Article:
New year

Dearly Beloved,
Grace and Peace to you.
A new year is upon us. It’s time to take down the old calendar, and if it has nice pictures, save it—you can use it again in 2022— and put up the new one, or the 1984 one that you’ve saved for 2012.

As you do, ponder the old calendar. Look at all those days. God was with you on every one of them. Think of all you’ve done, and give thanks for your endeavors. Give thanks for all the people you met, the folks who did things for you, the souls you touched, the companions you had on the way. Give thanks for all you’ve seen, and marvel at how the things that you’ve experienced, and the ways you chose to receive them, have become a part of who you are. Give thanks for the challenges, the terrible days, the long hauls, for they, too, are part of the journey that has brought you to this day, and part of who you are.

And of course remember all your mistakes, and even more important, what you learned from them. And know that as you leave behind the old year, all those mistakes are forgiven. The little goofs and the profound betrayals, the odd slips and the unbreakable habits, all are forgiven. They are as past as that old year, gone. All that remains is wisdom, what you learned from them.

You have changed and grown. That’s the good news as you stand at the threshold of a new year: we can change. In the new year we can become new people. Of course we resist change, but the truth is that it’s really not change that we dislike so much as loss. It’s our resistance to change that’s hard. Change, and the loss of the familiar, puts us in a vulnerable, powerless position, a place where we’re not in control, and we don’t “know” enough. That’s what we don’t like.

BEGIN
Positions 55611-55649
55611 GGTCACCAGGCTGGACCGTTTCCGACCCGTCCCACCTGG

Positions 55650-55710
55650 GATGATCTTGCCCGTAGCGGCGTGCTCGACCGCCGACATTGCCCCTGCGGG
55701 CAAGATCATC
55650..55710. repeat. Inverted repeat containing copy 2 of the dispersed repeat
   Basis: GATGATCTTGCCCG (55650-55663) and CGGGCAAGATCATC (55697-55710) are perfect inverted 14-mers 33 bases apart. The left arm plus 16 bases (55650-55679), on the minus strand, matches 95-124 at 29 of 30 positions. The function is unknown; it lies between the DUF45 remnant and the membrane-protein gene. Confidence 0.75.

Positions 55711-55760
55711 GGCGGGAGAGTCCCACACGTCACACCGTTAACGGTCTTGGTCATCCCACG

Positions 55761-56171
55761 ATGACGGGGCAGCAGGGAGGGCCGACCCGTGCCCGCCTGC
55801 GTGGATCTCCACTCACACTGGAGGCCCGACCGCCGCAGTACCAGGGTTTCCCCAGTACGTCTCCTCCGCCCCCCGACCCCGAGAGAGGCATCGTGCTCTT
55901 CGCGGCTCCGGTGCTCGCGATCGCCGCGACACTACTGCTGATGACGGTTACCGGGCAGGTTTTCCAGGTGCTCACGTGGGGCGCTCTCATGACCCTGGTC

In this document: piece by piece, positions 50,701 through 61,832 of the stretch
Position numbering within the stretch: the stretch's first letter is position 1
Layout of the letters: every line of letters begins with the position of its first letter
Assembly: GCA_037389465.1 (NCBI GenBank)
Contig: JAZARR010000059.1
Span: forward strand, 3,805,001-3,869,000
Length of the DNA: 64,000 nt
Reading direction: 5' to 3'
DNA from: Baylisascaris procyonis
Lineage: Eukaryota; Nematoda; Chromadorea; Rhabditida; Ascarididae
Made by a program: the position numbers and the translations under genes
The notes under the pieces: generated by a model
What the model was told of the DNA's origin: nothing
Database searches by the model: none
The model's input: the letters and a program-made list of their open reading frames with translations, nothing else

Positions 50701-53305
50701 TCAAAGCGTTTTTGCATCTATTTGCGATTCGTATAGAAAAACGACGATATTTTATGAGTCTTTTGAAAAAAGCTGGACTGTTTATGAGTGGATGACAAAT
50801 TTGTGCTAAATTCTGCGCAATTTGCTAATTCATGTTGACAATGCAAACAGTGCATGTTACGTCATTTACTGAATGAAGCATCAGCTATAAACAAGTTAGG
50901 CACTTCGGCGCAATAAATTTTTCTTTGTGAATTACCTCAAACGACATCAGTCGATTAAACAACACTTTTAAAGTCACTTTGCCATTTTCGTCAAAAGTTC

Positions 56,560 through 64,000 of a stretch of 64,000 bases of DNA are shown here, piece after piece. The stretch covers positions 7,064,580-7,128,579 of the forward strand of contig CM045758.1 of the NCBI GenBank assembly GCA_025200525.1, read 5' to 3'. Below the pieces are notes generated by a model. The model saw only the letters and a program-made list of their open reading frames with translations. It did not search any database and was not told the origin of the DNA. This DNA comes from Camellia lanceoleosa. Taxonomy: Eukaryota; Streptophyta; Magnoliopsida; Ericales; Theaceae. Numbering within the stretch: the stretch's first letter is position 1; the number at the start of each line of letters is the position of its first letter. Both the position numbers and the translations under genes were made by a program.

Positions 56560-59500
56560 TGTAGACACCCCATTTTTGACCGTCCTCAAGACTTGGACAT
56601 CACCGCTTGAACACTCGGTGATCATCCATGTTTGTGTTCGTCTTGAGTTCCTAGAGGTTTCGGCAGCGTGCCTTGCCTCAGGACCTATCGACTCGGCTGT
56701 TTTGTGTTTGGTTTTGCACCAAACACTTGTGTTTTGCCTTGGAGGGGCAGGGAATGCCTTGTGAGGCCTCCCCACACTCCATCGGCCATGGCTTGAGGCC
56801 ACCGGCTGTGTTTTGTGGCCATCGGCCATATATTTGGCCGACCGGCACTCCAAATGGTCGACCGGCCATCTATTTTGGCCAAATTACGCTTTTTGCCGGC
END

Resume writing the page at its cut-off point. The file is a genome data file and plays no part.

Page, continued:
And that— that place of powerlessness, dependence and not knowing— is the gospel place, the place where our only hope, and our only power, is God. It’s the place Jesus invites us to be. It’s all about dying first and then rising. Did you notice last Sunday what Simeon in the temple said about the baby Jesus? “This child is set for the falling and the rising of many in Israel” (Lk. 2.34). Not the rise and fall, like coming and going. But the falling (first) and then the rising. So 2012 is the year you will die.

And rise. You will surrender everything to God’s infinite love, and let God re-create you. Enter the new year ready to die and rise in the Spirit of the Eternal One who gives you life as a gift. So this new year will be great—it will include your birth-day!

As you put up the new calendar, even if it says 1984, be mindful that you are about to become someone new. This re-creation will involve loss, and you will be tempted to resist it. But God will be with you every single one of those 366 days. Be ready to accept the changes that will come, to rely on God’s merciful presence, and to be re-created in this new time. The whole year will come at you one moment at a time; you can enter into each present moment, willing and lovingly present, for you will be in the Loving Presence.

May God deeply bless your new year. It will be good.
Deep Blessings,
Pastor Steve

Copyright © Steve Garnaas-Holmes
Unfolding Light

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